It does have some large blind spots and can be a bit tricky to park, but a bevy of cameras and sensors help a great deal. Hey, it’s easier to see out of than a Camaro, and show us a car these days that doesn’t have super wide pillars and ever rising beltlines. Once you make yourself at home in the Chally’s confine you’ll find it’s a pretty nice place to be. The gauges are perfectly legible and the Uconnect infotainment system with its suite of Performance Pages is among the best in the business. The interior’s best attribute is the seats. Trimmed in Nappa leather and available for the first time with the V6, they add aggressive bolsters for lateral support. They tread a fine line that so many performance thrones get wrong, and that is that they are extremely comfortable in any situation, not just in high G loads. The comfort and refinement on display here are welcome for a majority of the time you spend behind the wheel or when you just want to relax. Not every drive is done at 10/10ths.
What might go wrong?
The whispers of discontent towards the Challenger play out like a song that has gotten way too much airtime- its too big, too heavy and when will they ditch the early oughties vintage Mercedes Benz bones that underpins the platform. All those complaints have merit, and if the Camaro can go from a plodding oaf in its last generation to the finessed thoroughbred it is today, there is much hope for the Challenger’s next chapter. Hey, if you find it too hefty just buy a Hellcat; 707 horsepower can shake off the shackles of portly curb weights in short order. We said that FCA’s decision to make the AWD partner solely with the V6 is the right one, based on a glance at sales charts. As gearheads who think more with their hearts than their heads, we’d still love to see how the drivetrain would fare with a stonking V8 doling out the power. While we’re wistfully imagining what the future may hold for the Chally, we wouldn’t mind Dodge massaging the low speed behaviour of the otherwise competent 8-speed automatic- it can act a bit uncouth before it comes up to operating temperature. One thing they’ll never be able to improve on is the exterior LED lighting front and rear. FCA is doing this better than anyone else these days.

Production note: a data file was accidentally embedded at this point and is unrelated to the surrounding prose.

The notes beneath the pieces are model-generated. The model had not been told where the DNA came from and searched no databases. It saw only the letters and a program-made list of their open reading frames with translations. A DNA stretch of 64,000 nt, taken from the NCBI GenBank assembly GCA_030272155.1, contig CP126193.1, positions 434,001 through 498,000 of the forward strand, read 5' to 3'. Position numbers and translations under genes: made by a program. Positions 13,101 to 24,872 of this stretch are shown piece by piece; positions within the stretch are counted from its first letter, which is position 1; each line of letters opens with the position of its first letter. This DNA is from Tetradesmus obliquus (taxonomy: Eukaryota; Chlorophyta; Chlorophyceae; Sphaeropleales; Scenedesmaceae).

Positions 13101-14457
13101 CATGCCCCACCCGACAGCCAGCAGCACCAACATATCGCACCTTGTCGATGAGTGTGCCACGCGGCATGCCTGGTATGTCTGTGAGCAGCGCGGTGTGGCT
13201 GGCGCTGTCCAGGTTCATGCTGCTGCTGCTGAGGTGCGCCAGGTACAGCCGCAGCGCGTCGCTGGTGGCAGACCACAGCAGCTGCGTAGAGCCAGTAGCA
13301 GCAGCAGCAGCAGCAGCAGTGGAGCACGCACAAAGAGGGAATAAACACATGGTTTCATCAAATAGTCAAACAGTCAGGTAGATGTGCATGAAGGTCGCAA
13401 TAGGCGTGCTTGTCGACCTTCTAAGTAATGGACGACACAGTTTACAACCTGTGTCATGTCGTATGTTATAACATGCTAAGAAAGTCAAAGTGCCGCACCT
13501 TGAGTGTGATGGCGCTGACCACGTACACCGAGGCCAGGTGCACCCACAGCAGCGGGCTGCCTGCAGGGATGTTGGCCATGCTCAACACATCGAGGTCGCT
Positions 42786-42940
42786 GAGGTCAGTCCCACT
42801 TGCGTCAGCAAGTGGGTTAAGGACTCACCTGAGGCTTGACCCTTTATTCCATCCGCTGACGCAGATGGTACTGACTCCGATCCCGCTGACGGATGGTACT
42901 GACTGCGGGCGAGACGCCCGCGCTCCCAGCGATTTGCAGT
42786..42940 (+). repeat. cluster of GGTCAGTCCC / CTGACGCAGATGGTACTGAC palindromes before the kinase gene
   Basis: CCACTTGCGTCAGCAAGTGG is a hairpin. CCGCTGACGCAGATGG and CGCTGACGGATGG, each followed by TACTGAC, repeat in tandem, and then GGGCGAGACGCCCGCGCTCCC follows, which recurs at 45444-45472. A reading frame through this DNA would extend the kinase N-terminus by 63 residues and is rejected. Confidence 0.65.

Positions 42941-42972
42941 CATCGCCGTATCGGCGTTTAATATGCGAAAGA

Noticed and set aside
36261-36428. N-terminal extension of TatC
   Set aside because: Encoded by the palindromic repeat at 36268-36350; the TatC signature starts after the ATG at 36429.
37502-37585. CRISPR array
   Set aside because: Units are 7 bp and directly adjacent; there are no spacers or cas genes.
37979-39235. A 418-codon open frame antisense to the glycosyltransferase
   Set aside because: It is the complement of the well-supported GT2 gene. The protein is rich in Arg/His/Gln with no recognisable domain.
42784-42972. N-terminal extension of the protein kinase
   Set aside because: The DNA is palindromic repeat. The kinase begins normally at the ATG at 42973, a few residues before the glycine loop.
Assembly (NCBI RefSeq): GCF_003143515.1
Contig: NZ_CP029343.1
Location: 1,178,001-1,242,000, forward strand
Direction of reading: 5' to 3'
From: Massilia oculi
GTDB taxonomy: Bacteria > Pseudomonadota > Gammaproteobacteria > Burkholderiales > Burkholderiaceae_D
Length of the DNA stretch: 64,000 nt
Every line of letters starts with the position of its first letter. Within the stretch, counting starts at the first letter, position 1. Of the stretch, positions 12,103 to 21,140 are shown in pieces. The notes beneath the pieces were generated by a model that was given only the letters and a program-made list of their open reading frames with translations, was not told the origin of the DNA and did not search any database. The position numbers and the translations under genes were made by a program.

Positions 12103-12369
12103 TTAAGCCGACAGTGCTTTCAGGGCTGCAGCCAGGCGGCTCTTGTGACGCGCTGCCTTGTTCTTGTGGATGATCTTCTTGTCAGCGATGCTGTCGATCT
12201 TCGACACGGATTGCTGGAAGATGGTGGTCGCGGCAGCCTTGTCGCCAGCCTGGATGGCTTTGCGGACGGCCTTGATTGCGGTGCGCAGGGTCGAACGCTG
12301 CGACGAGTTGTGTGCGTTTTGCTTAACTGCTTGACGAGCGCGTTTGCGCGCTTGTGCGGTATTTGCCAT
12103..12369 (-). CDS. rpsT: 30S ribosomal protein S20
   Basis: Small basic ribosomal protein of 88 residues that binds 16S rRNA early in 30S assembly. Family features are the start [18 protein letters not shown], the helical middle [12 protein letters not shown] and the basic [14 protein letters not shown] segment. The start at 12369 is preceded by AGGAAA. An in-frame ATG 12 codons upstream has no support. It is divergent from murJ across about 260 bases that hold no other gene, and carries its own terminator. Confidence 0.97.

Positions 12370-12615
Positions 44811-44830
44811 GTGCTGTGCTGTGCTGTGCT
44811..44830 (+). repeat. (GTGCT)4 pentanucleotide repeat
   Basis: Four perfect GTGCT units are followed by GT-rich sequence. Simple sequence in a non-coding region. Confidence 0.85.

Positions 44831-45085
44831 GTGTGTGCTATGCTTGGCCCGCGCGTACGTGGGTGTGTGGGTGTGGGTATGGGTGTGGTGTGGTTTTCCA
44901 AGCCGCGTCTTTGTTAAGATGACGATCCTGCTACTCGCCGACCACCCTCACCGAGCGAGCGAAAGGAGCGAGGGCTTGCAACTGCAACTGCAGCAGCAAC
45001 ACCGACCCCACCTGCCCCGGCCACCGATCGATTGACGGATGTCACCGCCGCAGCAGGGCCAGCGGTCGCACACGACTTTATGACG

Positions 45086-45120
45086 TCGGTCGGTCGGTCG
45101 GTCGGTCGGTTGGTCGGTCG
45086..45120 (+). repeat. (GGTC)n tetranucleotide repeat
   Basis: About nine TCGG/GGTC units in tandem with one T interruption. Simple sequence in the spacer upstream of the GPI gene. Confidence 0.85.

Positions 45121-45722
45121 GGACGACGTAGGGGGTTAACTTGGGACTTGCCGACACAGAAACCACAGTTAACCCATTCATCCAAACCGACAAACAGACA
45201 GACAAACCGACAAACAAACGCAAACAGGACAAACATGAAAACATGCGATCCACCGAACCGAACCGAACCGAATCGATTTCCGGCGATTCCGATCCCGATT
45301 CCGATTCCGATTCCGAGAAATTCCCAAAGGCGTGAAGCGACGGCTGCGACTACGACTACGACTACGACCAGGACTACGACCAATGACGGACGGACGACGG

Should I buy a Challenger GT?
After crafting this review amid a stubborn Canadian winter, we’re certain there are many of you out there who’ve already answered this question in the affirmative. Plus, why buy yet another small, cramped and boring crossover when you could have one of these? After some careful consideration, we think the Challenger’s biggest hurdle to acceptance into the muscle car community is how it looks on paper. A ponderous, AWD, V6 with an automatic? Just reading that sentence is going to turn up a lot of noses from the demographic that usually feature folks sporting bicep tattoos of Calvin urinating on a Ford/Chevy logo. To truly understand and appreciate the Challenger GT’s virtues, you must drive one. Only after some seat time will you really ‘get it’. Those that covet exclusivity, it bears repeating that the Challenger GT is in a class of one. Let’s see Camaro and Mustang loyalists talk their way out of that, right?
2018 Dodge Challenger GT- Specifications
- Price as tested: $45,275
- Body Type: 2-door, 5 passenger Coupe
- Powertrain Layout: Front engine/all-wheel drive
- Engine: 3.6-litre V6, DOHC, 24 valves
- Horsepower: 305 @ 6,350 rpm
- Torque (lb-ft.): 268 @ 4,800 rpm
- Transmission: 8-speed automatic
- Curb weight: 1,862 kg (4,106 lbs)
- Observed Fuel consumption: 14.2L/100km (17 mpg)